Long Term Care: The Basics

It is a fact. People today are living longer. Although that is good news, the odds of requiring some sort of long-term care increase as you get older. As the costs of home care, nursing homes and assisted living facilities escalate, you may wonder how you are going to be able to afford long-term care.

What is long-term care?

Many people associate long-term care with the elderly, however it applies to the ongoing care of individuals of all ages who can no longer independently perform basic activities of daily living—such as bathing, dressing, or eating—due to an illness, injury or cognitive disorder. This care can be provided in a number of settings, including private homes, assisted-living facilities, adult day-care centers, hospices and nursing homes.


But won’t the government look out for us? Unless you have first been in the hospital for three consecutive days, Medicare pays nothing towards nursing home care. If you have been in the hospital, Medicare will only pay if you enter a certified nursing home within 30 days of your discharge. Once in a nursing home facility, Medicare will pay 100% of the costs for the first 20 days. After that, you will pay the first $170.50 per day in 2019 for your care through day 100 and Medicare will pick up the balance. Beyond day 100 in a nursing home, Medicare does not pay anything.


Medicaid covers long-term nursing home costs but only for individuals who have low income and few assets. You will have to exhaust most of your savings before you qualify for Medicaid. Once you qualify for Medicaid, you will have little or no choice regarding where you receive care. Only facilities with Medicaid-approved beds can accept you.

Long-Term Care Insurance

If you want to retain your independence, protect your assets and maintain your standard of living while at the same time guaranteeing your access to a range of long-term care options, you may want to consider purchasing long-term care insurance. This insurance might be right for you if:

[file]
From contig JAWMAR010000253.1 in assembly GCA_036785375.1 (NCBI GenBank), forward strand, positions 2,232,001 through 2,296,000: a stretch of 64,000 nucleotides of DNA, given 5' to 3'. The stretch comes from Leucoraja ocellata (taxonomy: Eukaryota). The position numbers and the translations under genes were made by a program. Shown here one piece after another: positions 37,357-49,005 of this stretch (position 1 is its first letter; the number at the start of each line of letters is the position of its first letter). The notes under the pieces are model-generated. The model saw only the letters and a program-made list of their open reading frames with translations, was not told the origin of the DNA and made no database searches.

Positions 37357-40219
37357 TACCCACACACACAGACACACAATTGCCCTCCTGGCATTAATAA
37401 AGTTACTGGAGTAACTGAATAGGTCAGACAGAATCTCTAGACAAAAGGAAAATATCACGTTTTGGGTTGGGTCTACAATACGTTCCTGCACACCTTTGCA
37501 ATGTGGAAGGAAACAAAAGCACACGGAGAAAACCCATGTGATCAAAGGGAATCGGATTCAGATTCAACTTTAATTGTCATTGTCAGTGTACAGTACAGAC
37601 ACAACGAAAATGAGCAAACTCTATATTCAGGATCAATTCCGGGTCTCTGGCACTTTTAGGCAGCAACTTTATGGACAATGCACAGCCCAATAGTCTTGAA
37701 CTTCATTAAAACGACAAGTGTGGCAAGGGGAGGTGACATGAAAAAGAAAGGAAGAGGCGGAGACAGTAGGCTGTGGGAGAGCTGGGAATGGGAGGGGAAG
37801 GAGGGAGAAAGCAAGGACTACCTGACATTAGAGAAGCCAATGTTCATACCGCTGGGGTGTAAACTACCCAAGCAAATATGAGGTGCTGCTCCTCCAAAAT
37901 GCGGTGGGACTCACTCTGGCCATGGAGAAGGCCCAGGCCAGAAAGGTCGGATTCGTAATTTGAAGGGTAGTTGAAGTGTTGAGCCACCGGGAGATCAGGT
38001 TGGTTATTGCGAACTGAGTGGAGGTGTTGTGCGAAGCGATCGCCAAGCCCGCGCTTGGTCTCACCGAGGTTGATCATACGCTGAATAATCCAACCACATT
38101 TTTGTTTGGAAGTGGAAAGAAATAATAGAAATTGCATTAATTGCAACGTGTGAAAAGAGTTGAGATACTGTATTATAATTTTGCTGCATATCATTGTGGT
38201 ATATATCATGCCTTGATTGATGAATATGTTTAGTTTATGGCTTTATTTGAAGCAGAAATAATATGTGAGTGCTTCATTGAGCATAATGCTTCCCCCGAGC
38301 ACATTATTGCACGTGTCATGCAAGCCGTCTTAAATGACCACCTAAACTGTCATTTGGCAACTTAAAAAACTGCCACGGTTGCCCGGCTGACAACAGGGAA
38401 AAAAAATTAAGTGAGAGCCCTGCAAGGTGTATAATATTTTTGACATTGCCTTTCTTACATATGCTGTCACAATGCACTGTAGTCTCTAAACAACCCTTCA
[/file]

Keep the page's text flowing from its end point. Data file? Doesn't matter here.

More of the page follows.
• You are between the ages of 40 and 65
  • You have significant assets you want to preserve as an inheritance to your beneficiary(ies)
  • You have income from employment or investments in addition to Social Security
  • You can afford the premiums now and in the future


Using Personal Savings 

If long-term care insurance is not right for you, you could use personal savings to pay for care. Keep in mind, however, that if you do choose to “self-insure,” there is always the chance that your savings will not be enough to cover your actual expenses.

Life Insurance

If you have a cash value life insurance policy, you may be able to access the cash value to help you pay for care. Policies with an accelerated benefits rider may give you an option to sell your policy to a viatical settlement company. You will typically get 40 to 85 percent of the policy’s face value from a viatical settlement.

Reverse Mortgage

If you own your home or have a lot of equity in your home, you could consider a reverse mortgage. A reverse mortgage allows you to receive either a lump sum or monthly payments based on the current value of your home, while the lender holds a lien on your home. The loan is typically not repaid unless you sell the home. Please note, a reverse mortgage may complicate matters if you plan to leave your home to your heirs.


Let Us Help You Decide 

The longer you live, the greater the chances you may need some form of long-term care. If you are concerned about protecting your assets and maintaining your financial independence in your later years, let us help you put together the strategy that works best for you.

Greenwood Capital is an SEC registered investment advisory firm. This material has been prepared for information purposes only, and is not intended to provide, and should not be relied on solely for tax, legal or accounting advice.

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